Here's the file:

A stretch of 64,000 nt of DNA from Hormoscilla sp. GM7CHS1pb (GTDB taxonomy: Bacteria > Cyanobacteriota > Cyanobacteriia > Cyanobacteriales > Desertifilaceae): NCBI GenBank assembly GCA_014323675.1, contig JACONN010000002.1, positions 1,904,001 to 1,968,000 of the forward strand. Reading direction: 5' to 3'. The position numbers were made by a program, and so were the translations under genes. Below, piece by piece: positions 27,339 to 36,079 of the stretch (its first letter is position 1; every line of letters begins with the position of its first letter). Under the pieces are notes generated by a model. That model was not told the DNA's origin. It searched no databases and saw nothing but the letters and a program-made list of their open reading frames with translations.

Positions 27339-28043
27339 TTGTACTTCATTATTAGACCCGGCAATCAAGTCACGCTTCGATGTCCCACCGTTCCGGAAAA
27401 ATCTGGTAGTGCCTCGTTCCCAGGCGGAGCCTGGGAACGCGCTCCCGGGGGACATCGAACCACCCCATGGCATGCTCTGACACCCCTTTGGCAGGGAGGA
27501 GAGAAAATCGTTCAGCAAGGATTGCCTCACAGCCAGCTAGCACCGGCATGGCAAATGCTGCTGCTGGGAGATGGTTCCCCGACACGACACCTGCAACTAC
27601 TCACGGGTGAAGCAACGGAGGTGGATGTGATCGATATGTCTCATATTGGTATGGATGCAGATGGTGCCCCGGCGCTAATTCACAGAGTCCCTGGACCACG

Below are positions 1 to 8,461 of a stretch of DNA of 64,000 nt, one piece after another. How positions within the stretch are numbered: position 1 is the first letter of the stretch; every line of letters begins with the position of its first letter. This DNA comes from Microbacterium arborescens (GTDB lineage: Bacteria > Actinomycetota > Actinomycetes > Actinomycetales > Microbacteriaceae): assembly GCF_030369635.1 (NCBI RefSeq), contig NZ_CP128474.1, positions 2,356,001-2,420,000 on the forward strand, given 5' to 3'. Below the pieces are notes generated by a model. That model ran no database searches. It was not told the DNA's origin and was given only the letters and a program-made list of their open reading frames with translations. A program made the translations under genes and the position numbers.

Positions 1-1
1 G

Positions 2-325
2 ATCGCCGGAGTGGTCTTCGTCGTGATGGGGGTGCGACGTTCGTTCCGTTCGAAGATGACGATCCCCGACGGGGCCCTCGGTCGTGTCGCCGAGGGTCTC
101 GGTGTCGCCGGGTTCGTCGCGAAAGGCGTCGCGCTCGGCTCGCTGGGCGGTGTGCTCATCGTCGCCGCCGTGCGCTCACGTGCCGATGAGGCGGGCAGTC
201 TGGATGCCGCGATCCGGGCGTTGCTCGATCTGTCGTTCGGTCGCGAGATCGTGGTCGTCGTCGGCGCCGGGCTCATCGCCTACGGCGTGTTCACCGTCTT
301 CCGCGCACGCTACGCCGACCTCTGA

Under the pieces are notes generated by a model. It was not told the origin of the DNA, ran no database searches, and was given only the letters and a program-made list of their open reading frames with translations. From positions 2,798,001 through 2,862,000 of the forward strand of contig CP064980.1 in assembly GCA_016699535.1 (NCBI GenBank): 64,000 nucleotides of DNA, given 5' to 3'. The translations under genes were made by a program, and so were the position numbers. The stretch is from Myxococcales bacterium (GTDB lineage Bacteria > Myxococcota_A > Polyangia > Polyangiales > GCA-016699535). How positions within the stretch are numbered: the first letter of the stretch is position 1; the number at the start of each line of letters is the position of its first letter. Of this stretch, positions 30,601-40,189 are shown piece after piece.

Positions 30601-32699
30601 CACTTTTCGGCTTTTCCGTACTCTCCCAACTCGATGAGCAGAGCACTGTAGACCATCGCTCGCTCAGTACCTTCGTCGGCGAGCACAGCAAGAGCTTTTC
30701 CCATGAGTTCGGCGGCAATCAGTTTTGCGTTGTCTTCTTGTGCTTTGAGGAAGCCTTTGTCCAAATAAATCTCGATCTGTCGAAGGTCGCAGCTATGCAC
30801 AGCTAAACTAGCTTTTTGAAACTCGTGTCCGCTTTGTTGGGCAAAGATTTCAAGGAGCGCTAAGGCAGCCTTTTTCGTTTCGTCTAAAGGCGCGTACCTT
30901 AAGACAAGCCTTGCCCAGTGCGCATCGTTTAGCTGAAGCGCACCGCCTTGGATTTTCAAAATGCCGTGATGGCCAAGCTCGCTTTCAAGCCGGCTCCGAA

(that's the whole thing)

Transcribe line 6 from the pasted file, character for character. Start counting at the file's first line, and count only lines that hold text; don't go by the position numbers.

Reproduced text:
27601 TCACGGGTGAAGCAACGGAGGTGGATGTGATCGATATGTCTCATATTGGTATGGATGCAGATGGTGCCCCGGCGCTAATTCACAGAGTCCCTGGACCACG